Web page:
The historic home of the Chicago Cubs will get a $500 million facelift, including its first electronic outfield video board, as part of a hard-fought agreement announced Sunday night between the City of Chicago and the ball team.
Wrigley Field also will host an expanded number of night games under the announced pact, as part of Cubs owner Tom Ricketts' plans to renovate the second-oldest ballpark in the major leagues, boost business and make baseball's most infamous losers competitive again.
Mayor Rahm Emanuel hailed what the two sides called a "framework" agreement in a joint statement issued Sunday night, noting that it includes no taxpayer funding. That had been one of the original requests of the Ricketts family in a long-running renovation dispute that at times involved everything from cranky ballpark neighbors to ward politics and even the re-election campaign of President Barack Obama.
"For nearly a century, Wrigley Field has been a cherished institution in Chicago and the Wrigleyville community, as well as a cathedral of baseball,” Emanuel said. "This framework allows the Cubs to restore the Friendly Confines (of Wrigley) and pursue their economic goals, while respecting the rights and quality of life of its neighbors."
Still uncertain was how the agreement will sit with owners of buildings across the street from Wrigley who provide rooftop views of the ball games under an agreement with the Cubs that goes back years. This month they threatened to sue if the renovations obstruct their views, which they claimed would drive them out of business. Messages left late Sunday with a spokesman for the rooftop owners was not immediately returned.
The statement from Emanuel's office says a "video board" is planned for left field and a second sign would be erected in right field patterned on an existing Toyota sign in left field. The statement does not indicate how large the video screen or second sign would be, saying only that "the Cubs will work with the city on placement of both ... to minimize impact on nearby rooftops to the extent consistent with the team's needs."
The city and ball club said they hoped that the agreement would allow the Cubs to obtain necessary city approvals for the work by the end of the current baseball season.
The Ricketts family, which bought the Cubs in 2009 for $845 million, initially sought tax funding for renovation plans. With that out in the new agreement, the owners will seek to open new revenue streams outside the stadium. Under the agreement, the Ricketts family would be allowed to build a 175-room hotel, a plaza, and an office building with retail space and a health club.
Also included in the agreement are plans for 40 night games, four yearly concerts and easing of restrictions on smaller events. Currently the team plays about 30 night games. The plan also addresses chronic complaints about parking in the densely populated Wrigleyville neighborhood, including the addition of 1,000 "remote" parking spots that will be free and come with shuttle service.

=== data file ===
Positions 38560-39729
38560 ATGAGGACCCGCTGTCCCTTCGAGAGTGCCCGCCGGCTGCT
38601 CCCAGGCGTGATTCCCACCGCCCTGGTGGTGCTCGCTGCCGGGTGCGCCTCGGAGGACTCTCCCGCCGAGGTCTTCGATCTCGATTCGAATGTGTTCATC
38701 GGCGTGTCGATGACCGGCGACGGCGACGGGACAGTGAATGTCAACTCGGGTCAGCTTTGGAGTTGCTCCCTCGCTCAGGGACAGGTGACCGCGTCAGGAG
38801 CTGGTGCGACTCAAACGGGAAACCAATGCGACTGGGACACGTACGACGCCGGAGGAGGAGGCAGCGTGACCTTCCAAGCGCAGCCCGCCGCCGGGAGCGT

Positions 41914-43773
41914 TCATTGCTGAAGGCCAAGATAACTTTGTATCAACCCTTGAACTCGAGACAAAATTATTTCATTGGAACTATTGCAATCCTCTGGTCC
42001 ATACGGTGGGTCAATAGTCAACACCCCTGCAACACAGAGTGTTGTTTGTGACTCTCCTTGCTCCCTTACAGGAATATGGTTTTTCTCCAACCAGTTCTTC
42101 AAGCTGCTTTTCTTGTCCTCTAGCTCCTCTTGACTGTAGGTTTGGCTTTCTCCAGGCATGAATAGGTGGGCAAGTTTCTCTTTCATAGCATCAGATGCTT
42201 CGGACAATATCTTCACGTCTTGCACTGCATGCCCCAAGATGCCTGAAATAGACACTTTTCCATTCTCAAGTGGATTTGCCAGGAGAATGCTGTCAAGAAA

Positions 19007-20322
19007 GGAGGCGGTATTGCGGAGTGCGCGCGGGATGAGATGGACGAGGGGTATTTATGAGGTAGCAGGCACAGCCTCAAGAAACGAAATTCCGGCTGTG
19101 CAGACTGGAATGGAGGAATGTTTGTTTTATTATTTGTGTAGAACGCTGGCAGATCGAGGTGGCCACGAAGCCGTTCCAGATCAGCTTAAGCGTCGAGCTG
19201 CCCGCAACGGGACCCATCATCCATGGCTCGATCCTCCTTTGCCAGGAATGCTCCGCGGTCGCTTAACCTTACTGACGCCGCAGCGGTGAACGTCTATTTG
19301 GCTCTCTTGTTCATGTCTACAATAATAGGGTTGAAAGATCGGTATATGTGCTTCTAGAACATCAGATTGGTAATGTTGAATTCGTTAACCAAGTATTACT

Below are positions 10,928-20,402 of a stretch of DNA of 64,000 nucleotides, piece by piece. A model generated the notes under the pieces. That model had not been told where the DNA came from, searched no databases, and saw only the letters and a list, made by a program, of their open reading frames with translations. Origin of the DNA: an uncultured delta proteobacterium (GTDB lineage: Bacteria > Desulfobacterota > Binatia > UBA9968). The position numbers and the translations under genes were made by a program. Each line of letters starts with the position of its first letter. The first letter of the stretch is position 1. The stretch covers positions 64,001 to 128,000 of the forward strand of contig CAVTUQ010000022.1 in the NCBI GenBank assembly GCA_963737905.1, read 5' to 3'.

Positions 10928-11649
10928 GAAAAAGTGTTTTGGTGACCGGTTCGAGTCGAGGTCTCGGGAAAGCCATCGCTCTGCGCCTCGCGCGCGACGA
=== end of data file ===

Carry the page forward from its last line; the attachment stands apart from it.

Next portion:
"We are anxious to work with our community as we seek the approvals required to move the project forward," Ricketts said in the statement.
The site of Babe Ruth's "called shot" home run in the 1932 World Series and more heartbreak than Cubs fans would like to remember, the 99-year-old Wrigley is only younger than Boston's Fenway Park. It has long been a treasured showplace for baseball purists — night games were only added in 1988 — but team officials for years have desperately wanted a true upgrade, saying it costs as much as $15 million a year just to keep up with basic repairs.
The ballpark has also played no small part in the lore of the team, as fans were reminded April 10 when someone delivered a goat's head in a box addressed to team chairman Tom Ricketts. Neither the team nor the Chicago Police Department have talked about a possible motive for the strange delivery, but as every fan knows it was in the 1945 World Series when a tavern owner arrived at the park with his pet goat — which had a ticket. According to legend, the owner was told that the goat smelled and was denied entry. The angry tavern owner then put the "Curse of the Billy Goat" on the Cubs and, this is the part the fans know the best, the team has not been back to the World Series ever since.
Getting to an agreement hasn't been easy. After failing to reach an agreement when Mayor Richard Daley was in office, the family kept talking after Emanuel took office in 2011. Emanuel the next year said city officials and the Ricketts family were in the "final stages" of talks on a renovation plan that could include public help.
But even presidential politics presented an obstacle for the plans at one point.
During the 2012 election, the patriarch of the Ricketts family, which created the TD Ameritrade brokerage firm, was considering a $10 million campaign against President Obama that would refer to the racially incendiary sermons delivered by the Rev. Jeremiah Wright at a Chicago church Obama once attended. J. Joseph Ricketts dropped the proposal, but the episode brought a huge dose of unwanted bad press.
The news especially angered Emanuel, Obama's former White House chief of staff. Emanuel, staffers said, was so livid he refused to take phone calls from Tom Ricketts.
In recent weeks, fans also had to deal with the unlikely specter of the Cubs leaving Chicago. With the talks bogged down, the mayor of nearby Rosemont piped up, saying the village located near O'Hare International Airport would be willing to let the Cubs have 25 acres free of charge to build a replica of Wrigley Field.